Millar time


Britain’s David Millar sprinted to victory in Saturday’s 13th stage of the Tour de France, taking his first stage win in two years.

Lance Armstrong finished with the main pack, nearly 10 minutes behind Millar in the mostly flat stretch.

Armstrong’s lead in the overall standings was unchanged, as his main rivals finished in the same time, and he remained on course for a fourth straight title.

Millar hadn’t won a Tour stage since 2000, when he beat Armstrong by 2 seconds in the prologue. His training for this year’s Tour was delayed several months by illness.

“When I found out I had glandular fever in January-February, I thought my season was over,” Millar said. “But the team encouraged me to get fit again.”

He said it would be a few more years before he makes his mark on the Tour.

“I’m waiting for Armstrong to retire.”

Millar clocked 4 hours, 8 minutes and 18 seconds in the 171-kilometer (106-mile) stretch from Lavelanet at the foot of the Pyrenees to this town near the Mediterranean, where temperatures hit 30 C (86 F).

He finished just ahead of Spain’s David Etxebarria and Michael Boogerd of the Netherlands, who had the same time as Millar.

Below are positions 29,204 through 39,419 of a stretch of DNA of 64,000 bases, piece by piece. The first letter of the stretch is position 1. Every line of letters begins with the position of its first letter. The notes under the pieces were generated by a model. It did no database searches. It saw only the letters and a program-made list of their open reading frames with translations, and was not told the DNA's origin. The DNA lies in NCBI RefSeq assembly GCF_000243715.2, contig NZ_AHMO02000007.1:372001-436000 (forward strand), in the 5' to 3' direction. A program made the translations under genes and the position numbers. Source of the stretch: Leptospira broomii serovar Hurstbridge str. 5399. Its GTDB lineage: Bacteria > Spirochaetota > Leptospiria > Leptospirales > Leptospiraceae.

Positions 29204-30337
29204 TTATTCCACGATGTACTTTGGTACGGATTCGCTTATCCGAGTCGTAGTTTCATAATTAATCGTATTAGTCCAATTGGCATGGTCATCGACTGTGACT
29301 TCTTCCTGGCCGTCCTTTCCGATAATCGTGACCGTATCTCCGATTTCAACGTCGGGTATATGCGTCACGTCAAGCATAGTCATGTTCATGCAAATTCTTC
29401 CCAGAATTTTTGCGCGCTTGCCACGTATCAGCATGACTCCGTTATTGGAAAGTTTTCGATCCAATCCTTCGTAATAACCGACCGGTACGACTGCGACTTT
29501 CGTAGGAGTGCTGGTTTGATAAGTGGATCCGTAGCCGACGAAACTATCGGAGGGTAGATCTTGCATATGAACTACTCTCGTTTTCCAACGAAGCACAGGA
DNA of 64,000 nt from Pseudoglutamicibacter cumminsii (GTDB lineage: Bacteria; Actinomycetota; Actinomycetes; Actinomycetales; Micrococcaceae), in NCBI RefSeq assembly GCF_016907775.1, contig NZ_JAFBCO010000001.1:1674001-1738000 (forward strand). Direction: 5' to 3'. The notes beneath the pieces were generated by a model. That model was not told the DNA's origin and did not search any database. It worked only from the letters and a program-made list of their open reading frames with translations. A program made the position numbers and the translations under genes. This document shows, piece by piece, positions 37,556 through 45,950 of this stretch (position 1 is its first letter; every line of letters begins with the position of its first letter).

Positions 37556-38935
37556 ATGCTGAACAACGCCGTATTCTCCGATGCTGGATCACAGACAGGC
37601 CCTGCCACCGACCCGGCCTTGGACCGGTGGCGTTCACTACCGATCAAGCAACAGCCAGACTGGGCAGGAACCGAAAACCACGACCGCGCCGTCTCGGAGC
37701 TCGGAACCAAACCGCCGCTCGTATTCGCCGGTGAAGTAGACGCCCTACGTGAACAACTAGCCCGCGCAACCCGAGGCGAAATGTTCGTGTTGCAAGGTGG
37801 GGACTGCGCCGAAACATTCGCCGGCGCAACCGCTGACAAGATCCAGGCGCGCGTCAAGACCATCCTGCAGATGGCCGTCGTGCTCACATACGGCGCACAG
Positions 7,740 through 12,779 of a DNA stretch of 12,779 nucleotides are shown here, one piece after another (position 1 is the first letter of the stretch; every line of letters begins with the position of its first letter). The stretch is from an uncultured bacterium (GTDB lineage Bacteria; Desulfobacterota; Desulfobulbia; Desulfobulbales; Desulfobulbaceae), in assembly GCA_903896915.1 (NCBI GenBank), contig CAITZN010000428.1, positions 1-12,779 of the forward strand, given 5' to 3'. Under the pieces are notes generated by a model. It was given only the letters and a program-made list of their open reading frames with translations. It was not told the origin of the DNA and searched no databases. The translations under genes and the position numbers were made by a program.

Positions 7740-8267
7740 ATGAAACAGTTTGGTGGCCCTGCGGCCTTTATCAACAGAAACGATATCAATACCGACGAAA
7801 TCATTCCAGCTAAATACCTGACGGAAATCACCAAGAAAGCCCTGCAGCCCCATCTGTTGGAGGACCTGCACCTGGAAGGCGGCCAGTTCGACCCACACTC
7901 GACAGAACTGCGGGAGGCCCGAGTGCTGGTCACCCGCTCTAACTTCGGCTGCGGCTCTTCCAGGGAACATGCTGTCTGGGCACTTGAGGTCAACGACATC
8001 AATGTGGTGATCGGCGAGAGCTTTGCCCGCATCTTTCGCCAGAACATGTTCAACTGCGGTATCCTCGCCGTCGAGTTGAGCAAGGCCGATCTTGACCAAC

Armstrong, wearing the bright yellow jersey of the overall leader, was 30th, 906 off the Scotsman’s pace. He led Spain’s Joseba Beloki by 208 in the overall standings.

Millar fell in the prologue of last year’s Tour and finished the leg in 110th place. He was 5th in this year’s prologue in Luxembourg. After Saturday’s stage, he was 59th in the overall standings.

The leg was quieter than Friday’s, which saw unsportsmanslike antics from several riders. France’s Jacky Durand held on to a car during a difficult climb, and was thrown out of the Tour as a result. Another French rider, Christophe Moreau punched Spain’s Carlos Sastre after Sastre’s bike pushed against his. The Spaniard retaliated by yanking Moreau’s jersey. Moreau drew a 2-minute penalty and Sastre had 20 seconds added to his overall time.

Coming off two wins in the Pyrenees, Armstrong enjoyed a relaxed ride before Sunday’s 221 kilometer (137.02-mile) stretch, which ends with a grueling climb to the top of Mont Ventoux. He was also saving energy for the three mountain stages in the Alps that follow Monday’s rest day.

The Tour finishes July 28 in Paris.